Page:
Some say that Insanity is the hardest workout program ever put on DVD, and it’s all thanks to Shawn T. The program promises that in 60 days, exercisers will see a year’s worth of results, as long as they follow the dictated exercise and diet regimen. But how does it work? Shawn T explains, “You work flat out in 3-5 minute blocks, and take breaths only long enough to gulp some air and get right back to work. It’s called Max Interval Training, because it keeps your body working at maximum capacity through your entire workout. You keep pushing your limits — so your body has to adapt. That’s how you get in such insane shape in just 60 days.”
The workouts come in DVD sets, and are only suited for those who can do basic exercises and have good cardiovascular health. The program dictates that prior to committing, you should be able to at least make 10 pushups and crunches, as well as run at least a mile.
The cons to Insanity? It’s pricey — $144 on Amazon — and reviewers say that its results vary. Exercisers warn that the program does work, but participants have to follow the diet and regimen extremely strictly, and because Shaun T. puts such a premium on pushing yourself to the fullest, some walk away with injuries and pain. In addition, instruction on the television screen is much different than in-person direction.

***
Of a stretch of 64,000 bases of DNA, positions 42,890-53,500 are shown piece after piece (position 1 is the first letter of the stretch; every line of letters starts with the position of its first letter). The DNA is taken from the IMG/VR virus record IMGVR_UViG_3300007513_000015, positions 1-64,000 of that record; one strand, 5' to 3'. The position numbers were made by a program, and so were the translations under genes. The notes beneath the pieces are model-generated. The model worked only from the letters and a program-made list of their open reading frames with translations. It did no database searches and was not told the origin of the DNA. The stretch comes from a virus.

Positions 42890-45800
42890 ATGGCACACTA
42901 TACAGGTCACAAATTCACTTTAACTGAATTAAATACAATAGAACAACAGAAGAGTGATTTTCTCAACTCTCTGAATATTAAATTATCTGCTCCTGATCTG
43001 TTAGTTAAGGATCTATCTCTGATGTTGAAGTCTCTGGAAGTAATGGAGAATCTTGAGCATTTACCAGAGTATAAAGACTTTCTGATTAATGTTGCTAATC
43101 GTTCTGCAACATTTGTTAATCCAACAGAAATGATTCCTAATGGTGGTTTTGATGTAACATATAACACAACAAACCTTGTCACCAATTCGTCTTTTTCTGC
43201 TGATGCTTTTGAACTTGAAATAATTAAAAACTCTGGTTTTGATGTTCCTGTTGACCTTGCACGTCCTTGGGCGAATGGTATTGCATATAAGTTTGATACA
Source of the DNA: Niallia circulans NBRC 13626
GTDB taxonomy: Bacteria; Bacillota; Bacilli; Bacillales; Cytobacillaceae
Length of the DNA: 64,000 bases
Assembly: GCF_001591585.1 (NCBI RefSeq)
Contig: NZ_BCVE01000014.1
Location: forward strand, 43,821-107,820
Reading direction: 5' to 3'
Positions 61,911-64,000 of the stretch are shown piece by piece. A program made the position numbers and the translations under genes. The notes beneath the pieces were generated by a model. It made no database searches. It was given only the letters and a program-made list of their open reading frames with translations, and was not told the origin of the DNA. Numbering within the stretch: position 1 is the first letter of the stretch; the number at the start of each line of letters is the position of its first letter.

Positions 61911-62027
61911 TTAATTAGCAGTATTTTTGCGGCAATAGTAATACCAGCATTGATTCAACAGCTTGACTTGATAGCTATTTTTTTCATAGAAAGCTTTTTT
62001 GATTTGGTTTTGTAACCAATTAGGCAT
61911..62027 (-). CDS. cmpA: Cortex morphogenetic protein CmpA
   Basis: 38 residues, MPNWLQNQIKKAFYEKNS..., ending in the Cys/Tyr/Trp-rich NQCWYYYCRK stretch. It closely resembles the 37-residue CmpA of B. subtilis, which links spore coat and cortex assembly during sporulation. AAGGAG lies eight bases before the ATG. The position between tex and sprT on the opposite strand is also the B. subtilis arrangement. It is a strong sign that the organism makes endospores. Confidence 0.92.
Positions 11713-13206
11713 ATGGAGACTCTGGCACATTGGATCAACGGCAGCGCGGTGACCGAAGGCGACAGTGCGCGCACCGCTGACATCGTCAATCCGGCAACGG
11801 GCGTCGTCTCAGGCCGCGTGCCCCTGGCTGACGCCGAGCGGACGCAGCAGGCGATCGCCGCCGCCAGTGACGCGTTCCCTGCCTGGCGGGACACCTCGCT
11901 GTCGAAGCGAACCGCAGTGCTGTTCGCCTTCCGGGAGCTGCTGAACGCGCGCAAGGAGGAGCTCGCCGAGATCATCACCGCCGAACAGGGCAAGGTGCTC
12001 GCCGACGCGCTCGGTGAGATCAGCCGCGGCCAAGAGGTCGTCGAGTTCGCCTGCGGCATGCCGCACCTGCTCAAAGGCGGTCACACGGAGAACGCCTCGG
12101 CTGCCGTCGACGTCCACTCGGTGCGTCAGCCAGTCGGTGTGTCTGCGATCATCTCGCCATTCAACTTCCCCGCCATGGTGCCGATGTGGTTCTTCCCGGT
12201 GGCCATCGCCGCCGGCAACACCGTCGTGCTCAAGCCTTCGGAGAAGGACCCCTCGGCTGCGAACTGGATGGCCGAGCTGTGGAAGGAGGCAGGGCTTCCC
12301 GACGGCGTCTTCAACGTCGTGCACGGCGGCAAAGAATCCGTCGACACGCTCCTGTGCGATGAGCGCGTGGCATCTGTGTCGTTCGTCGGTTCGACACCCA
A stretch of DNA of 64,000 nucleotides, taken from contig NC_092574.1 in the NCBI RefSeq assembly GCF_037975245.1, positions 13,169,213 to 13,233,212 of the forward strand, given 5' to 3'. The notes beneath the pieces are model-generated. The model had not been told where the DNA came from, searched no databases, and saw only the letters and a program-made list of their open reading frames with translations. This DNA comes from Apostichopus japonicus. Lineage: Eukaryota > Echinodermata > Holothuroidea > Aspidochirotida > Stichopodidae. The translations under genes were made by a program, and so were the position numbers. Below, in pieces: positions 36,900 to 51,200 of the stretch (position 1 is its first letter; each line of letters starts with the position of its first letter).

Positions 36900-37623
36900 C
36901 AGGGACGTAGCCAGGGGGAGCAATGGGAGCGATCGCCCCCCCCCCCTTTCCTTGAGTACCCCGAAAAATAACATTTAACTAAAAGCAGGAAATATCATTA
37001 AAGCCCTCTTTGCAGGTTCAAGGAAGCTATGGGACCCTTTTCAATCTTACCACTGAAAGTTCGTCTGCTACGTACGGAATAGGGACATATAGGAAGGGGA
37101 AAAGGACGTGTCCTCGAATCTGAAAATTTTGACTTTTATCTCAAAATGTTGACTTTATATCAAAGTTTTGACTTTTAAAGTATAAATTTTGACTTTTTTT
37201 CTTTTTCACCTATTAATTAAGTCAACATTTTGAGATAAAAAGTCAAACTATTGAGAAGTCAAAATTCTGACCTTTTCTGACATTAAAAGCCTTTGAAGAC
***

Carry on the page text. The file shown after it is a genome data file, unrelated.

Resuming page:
Last but not least, spinning — another exercise that encourages a group dynamic and is taught by a certified instructor. Spinning classes or other indoor cycling workouts are especially enjoyed by fitness junkies during the winter months because they provide a serious cardio calorie burn inside and even make it fun. Indoor cycling classes have grown in popularity recently due the celebrity of certain (expensive) regimes like Soul Cycle, and now, classes are filling up quicker than ever, and it’s easy to find a exerciser up for singing the program’s praises.
Cycling classes are typically done in a fitness studio, with various light and music settings that provide an entertaining and party-like atmosphere. Instructors guide the participants through phases that include a warm-up, sprints, climbs, cool downs, etc., but it is ultimately up to the exercisers to determine how hard they will push themselves. The bikes are stationary, have toe clips, and come with resistance control knobs which can simulate outdoor cycling.
The downside to spinning, which has already been mentioned, is that it is up to exercisers to push themselves for maximum effect. The instructors are typically in the front of the studio, and therefore can advise participants to increase their resistance and pedal faster, but it is ultimately up to the rider to determine how hard he or she will go. In addition, spinning classes are usually not cheap, and are either paid for in a package or individually, but as every regime on this list has proved that working out isn’t always cheap, and sometimes the most effective workouts are the most expensive ones.